Finding out the truth about sharks
IT'S 30 years since Jaws made us afraid, very afraid - but now there's a hunt on to reveal the truth about sharks in Welsh waters.
Fishermen and conservationists have joined forces in a two-pronged attack, catching sharks and tagging them, seeking the reality of just how many of one of the Earth's most feared creatures cruise our coastline today.
There are 22 varieties of shark surrounding Wales and experts say there's nothing to stop the man-eating Great White, the species featured in Steven Spielberg's classic Jaws, visiting our shores.
But it is more likely to be a case of gums or disinterest, not teeth, stresses Sylvette Peplowski, the World Wildlife Fund's marine projects officer.
The shark specialist said, "Any shark attack on a human is an accident in most cases.
"Given the choice, even the Great White would prefer to eat a seal; men are not its favourite food.
"The likelihood of being attacked by a shark is not completely risk free, anything could happen, but the Great White coming to the surface is unlikely.
"We have come a long way in the last 30 years in terms of learning about the Great White, where they go and why.
"We are still undoing the damage to its reputation that was caused by Jaws - that did nothing for shark public relations."
The WWF aims to tag all sharks off the Welsh coast, aided by fishermen.
Among the species found are blue sharks, dogfish and basking sharks - all large but relatively harmless.
Blue sharks, for example, prefer eating squid and pose little danger to swimmers.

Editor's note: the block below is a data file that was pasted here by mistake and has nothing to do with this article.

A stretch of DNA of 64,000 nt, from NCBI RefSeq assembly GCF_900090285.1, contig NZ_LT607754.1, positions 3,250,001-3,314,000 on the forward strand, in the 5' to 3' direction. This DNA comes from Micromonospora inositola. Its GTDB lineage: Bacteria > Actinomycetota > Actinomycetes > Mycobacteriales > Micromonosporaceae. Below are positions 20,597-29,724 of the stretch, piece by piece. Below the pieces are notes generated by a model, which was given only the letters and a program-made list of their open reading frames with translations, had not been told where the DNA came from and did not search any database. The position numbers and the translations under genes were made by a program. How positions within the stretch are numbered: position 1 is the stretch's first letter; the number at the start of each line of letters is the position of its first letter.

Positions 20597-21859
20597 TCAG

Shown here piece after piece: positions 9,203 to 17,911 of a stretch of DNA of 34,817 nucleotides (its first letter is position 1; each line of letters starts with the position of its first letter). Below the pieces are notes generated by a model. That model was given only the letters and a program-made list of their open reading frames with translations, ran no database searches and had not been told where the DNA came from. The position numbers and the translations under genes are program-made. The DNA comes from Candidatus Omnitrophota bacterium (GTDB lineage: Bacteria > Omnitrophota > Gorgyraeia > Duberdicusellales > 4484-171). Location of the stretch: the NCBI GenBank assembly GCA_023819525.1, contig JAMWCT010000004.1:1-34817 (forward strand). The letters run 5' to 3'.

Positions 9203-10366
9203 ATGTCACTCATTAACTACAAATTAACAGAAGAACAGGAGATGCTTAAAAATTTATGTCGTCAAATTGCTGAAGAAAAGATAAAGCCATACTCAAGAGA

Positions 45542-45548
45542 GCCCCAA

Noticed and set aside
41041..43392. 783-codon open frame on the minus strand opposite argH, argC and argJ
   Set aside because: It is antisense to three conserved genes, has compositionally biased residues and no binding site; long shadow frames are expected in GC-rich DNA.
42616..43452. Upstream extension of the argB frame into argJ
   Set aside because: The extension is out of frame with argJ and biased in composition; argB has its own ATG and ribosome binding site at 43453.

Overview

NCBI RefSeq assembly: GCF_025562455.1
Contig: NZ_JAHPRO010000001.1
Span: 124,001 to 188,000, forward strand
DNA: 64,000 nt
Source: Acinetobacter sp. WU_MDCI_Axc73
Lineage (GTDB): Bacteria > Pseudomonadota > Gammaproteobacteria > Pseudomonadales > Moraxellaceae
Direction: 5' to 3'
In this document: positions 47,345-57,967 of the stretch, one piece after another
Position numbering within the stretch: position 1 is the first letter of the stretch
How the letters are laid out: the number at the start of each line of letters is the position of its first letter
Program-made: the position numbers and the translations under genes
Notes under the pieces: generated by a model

Sally Bailey, WWF Cymru campaigns co-ordinator, explained, "Blue sharks are regular visitors to Wales and come in on the Gulf Stream. They like deep waters and don't tend to go into shallow bathing waters."
The scheme means that if the sharks are recaptured anywhere else in the world details can be passed to conservationists here for further research monitoring their behaviour.
"We measured, weighed and tagged them in the hope of finding them next year to see how they are doing, if they are breeding and where they have been," said Sally.
"Some mature ones get to California."
Dolphins however are surprisingly the ones to watch.
Sylvette said, "We give dolphins human qualities and although they appear to be smiling they are not really.
"They are wild animals, they attack porpoises and could drown humans."
Yesterday a group of up to 2,000 common dolphins were spotted off the Pembrokeshire coast.
Marine experts said it was "massively unusual" to see so many there and they could not explain the incident.
A Great White was spotted by fishermen off Cornwall last year. Its close relation, a Mako (Maori for man-eater) shark was reported off the same coastline last week.
Other sharks found around Wales include the Tope and the Porbeagle.